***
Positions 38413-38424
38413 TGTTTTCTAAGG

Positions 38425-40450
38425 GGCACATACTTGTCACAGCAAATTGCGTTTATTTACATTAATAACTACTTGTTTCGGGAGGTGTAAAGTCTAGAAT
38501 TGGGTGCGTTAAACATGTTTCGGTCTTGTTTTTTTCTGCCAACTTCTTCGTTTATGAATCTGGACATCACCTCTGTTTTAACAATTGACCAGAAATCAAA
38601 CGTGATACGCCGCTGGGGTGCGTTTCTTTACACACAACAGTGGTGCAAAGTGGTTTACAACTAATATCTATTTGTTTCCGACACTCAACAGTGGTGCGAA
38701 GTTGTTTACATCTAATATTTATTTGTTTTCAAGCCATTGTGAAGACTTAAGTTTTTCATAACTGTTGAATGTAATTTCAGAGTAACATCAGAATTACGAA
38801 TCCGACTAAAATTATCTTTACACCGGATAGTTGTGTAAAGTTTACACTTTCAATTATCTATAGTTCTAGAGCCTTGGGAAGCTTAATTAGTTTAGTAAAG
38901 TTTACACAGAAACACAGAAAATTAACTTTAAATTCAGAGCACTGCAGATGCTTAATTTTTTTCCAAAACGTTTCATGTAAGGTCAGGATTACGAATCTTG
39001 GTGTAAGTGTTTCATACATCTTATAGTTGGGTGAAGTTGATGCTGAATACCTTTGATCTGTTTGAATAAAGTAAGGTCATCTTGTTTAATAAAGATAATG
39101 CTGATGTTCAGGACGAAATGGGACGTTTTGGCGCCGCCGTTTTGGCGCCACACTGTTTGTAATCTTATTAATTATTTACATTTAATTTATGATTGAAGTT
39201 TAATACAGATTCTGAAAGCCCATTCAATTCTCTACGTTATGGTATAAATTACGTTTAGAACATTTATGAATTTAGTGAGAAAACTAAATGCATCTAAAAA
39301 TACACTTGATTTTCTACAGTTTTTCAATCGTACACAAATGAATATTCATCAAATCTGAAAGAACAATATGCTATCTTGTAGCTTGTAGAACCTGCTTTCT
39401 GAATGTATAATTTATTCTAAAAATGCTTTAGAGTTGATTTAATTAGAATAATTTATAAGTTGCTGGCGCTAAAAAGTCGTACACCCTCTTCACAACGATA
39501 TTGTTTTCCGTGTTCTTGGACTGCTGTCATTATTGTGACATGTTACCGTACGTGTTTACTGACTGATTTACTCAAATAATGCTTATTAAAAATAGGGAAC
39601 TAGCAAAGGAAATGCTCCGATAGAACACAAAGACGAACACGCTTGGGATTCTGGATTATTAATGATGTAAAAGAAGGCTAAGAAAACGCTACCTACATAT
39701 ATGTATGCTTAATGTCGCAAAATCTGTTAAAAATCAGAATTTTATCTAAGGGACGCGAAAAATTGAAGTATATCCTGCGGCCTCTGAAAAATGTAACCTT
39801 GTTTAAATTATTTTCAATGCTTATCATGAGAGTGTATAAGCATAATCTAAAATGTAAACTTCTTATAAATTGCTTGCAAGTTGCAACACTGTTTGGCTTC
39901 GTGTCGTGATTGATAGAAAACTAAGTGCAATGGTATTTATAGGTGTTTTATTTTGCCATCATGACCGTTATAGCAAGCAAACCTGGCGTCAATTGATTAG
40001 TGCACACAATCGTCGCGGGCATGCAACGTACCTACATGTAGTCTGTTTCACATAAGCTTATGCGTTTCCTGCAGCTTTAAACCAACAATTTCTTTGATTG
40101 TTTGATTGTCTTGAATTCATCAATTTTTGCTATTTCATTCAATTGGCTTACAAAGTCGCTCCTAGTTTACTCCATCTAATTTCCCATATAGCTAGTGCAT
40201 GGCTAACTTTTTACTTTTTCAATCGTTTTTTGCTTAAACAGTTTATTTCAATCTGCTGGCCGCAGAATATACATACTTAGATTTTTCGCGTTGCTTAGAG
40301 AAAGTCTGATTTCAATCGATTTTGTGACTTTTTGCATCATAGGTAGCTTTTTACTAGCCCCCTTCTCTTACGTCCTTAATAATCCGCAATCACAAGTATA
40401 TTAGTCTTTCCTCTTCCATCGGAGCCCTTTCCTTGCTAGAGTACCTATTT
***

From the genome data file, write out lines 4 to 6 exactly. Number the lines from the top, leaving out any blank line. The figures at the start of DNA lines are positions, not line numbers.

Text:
38425 GGCACATACTTGTCACAGCAAATTGCGTTTATTTACATTAATAACTACTTGTTTCGGGAGGTGTAAAGTCTAGAAT
38501 TGGGTGCGTTAAACATGTTTCGGTCTTGTTTTTTTCTGCCAACTTCTTCGTTTATGAATCTGGACATCACCTCTGTTTTAACAATTGACCAGAAATCAAA
38601 CGTGATACGCCGCTGGGGTGCGTTTCTTTACACACAACAGTGGTGCAAAGTGGTTTACAACTAATATCTATTTGTTTCCGACACTCAACAGTGGTGCGAA